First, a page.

A Stalwart Of The Local Sports Scene, MG Announced Goodbye On 1070 The Fan.
This report was originally published Friday by IndyStar’s Dana Hunsinger Benbow.
Broadcaster Michael Grady, who grew up on the east side of Indianapolis listening to radio hosts debate the Eric Dickerson days of the Colts and Reggie Miller’s dynasty with the Pacers, said Friday he is leaving the “Grady & Big Joe” show on ESPN’s The Fan.
“That contract is now up and after some not so easy discussions, it’s been decided that now is the time to say goodbye,” he said at the start of the show on WFNI-AM (1070) and -FM (107.5). “You all have allowed me to live out a dream. It’s been an honor and a privilege to talk, debate and joke with you all these past eight years.”
Grady left Indianapolis and moved to New York in October 2017 to be a Brooklyn Nets sideline reporter, but he continued doing his Indy radio show with former Colts player Joe Staysniak. Throughout his career in Indy, Grady had been the Pacers public address announcer and a sports reporter and anchor for WRTV-6.
He said Friday he was living his dream out in Indianapolis, still able to hit the airwaves of his beloved city. In an emotional 20-minute goodbye, he took listeners on his journey.
Radio was like family
His earliest Colts memories as a little boy were going to a Dickerson autograph session with his mom and watching Steve Emtman return a Dan Marino interception 90 yards for a game sealing touchdown.
And, of course, “that magical ‘Let er Rip’ ride of 1995 and getting there despite No. 79 (Staysniak),” Grady said.
His early Pacers memories were Miller in Madison Square Garden scoring 25 points in the fourth quarter and flashing “the choke sign;” Miller’s eight points in nine seconds and reaching the NBA finals in 2000.
Grady would listen with fascination as those games were talked about on the radio and at the bus stop where he waited to get to John Strange Elementary, Stonybrook Middle School and Warren Central High School.
“I always felt like I was a part of the conversation, like they were like family,” he said.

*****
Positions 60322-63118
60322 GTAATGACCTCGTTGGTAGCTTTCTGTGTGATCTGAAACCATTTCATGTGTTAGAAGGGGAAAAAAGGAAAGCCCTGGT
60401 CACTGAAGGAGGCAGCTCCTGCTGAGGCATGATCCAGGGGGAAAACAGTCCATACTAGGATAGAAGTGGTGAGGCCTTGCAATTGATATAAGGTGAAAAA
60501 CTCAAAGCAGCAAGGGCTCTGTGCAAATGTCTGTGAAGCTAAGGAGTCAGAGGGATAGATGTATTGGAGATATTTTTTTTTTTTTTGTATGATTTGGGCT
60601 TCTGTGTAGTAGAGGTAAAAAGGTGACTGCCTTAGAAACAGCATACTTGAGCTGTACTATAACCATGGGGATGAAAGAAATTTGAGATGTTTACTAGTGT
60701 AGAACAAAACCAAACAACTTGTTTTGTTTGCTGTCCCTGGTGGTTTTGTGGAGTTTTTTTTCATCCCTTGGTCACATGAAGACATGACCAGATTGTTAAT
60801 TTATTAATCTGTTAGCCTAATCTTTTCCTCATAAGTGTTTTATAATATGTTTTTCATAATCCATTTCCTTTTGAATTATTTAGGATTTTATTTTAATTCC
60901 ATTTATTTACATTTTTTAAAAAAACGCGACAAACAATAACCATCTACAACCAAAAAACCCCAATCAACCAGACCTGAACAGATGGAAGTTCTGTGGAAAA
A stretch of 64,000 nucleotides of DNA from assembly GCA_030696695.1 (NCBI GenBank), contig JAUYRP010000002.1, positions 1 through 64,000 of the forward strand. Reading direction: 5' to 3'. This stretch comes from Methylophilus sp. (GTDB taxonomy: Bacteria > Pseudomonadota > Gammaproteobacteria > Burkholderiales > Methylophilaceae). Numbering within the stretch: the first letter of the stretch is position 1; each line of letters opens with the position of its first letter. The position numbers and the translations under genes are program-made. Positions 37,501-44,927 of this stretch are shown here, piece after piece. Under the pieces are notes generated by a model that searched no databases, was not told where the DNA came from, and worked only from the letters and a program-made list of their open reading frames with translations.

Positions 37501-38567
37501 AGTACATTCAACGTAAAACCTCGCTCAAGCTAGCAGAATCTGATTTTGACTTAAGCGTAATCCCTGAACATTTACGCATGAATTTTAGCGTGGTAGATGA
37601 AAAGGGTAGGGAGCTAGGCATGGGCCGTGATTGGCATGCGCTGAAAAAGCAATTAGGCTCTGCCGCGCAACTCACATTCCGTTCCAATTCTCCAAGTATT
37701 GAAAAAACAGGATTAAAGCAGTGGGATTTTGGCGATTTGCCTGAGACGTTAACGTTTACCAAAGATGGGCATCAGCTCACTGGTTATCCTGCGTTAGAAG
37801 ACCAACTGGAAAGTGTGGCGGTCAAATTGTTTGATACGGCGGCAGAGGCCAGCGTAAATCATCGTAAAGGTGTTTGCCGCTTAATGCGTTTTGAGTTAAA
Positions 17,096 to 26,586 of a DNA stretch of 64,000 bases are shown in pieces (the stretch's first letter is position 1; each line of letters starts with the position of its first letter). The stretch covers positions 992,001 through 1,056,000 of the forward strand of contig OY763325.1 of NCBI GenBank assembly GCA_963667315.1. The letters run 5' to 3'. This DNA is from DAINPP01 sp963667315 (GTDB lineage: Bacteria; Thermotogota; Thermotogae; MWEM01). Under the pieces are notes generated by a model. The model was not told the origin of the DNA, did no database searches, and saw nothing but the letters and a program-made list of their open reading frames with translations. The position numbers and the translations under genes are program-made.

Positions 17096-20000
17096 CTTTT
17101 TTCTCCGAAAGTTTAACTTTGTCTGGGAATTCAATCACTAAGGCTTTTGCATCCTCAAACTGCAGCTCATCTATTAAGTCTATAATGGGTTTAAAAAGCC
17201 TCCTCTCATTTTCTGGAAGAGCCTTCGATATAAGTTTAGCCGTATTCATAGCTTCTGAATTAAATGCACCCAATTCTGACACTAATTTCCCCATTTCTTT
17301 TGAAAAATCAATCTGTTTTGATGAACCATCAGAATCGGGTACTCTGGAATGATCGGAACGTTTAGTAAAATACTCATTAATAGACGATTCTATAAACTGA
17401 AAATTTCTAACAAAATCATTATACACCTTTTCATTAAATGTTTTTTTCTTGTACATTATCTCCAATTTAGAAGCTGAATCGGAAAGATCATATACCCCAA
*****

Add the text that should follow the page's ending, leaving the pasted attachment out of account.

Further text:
At Warren Central, Grady did radio for the school’s station and then went to Vincennes University for the broadcasting program. The very first day of class, a professor asked the students what they wanted to do.
“I said very proudly that I wanted to be a broadcast professional in Indianapolis,” he said.
Soon, Grady was writing to every radio station in Indianapolis. He landed a job at WIBC working 3-hour shifts on Saturday afternoons as director of pet doctor and cooking shows.
“Look, I wanted to do sports but I grew up listening to WIBC and this was a foot in the door,” he said. “So I had to take it.”
In 2007, Grady was hired as an executive producer at the station and helped launch 1070 The Fan.
“I was locked in the studio, I grew a James Harden beard, I missed the holidays,” he said.
On Jan. 8, 2008, the station debuted with a show hosted by then IndyStar sports columnist Bob Kravitz and Eddie White, who works for the Pacers.
Meanwhile, as the Pacers public address announcer, Grady said he was pinching himself, sitting court side announcing Eastern Conference playoff games and finals.
“Wearing that damn velvet yellow jacket,” he said. “Radio was still home. I desperately wanted to host a show.”
In 2011, he got his wish working with Staysniak on “Grady & Big Joe.”
“I’ve been on this amazing ride with you all these years,” he said. “Big Joe, our chemistry developed quickly. You became my brother almost immediately and we have shared some amazing moments on these airwaves these last eight years.”
‘We’re going to miss you’
As guests came on the show Friday, they wished Grady well and became emotional themselves.
Michael Collins, a regular on the show who covers golf for ESPN, tried to joke about it.
“You have me getting all emotional and stuff before I go on TV,” he said. “(People are going to wonder), ‘Why’s Michael Collins, the golf dude, looking like he’s crying. How can Tiger Woods’ game be that bad?'”
Rick Venturi, former Colts coach and frequent guest on the show, said when he first heard Grady on the radio, he noticed something special about him. There was something about his voice and the way he connected to listeners.
“We’re going to miss you,” he said. “I’m going to miss you.”
Grady told listeners he didn’t ever want to leave.
“I desperately wanted to continue this show,” he said. “This was and will always be home.”
Among Michael Grady’s many local honors unnoted in this report include MG being selected to IBJ’s prestigious 40 Under 40 list and in 2016 named “Sportscaster of The Year” by the Indiana Sportswriters & Sportscasters Association.
WFNI has selected Jeff Rickard to partner with Big Joe Staysniak weekdays 10am-Noon.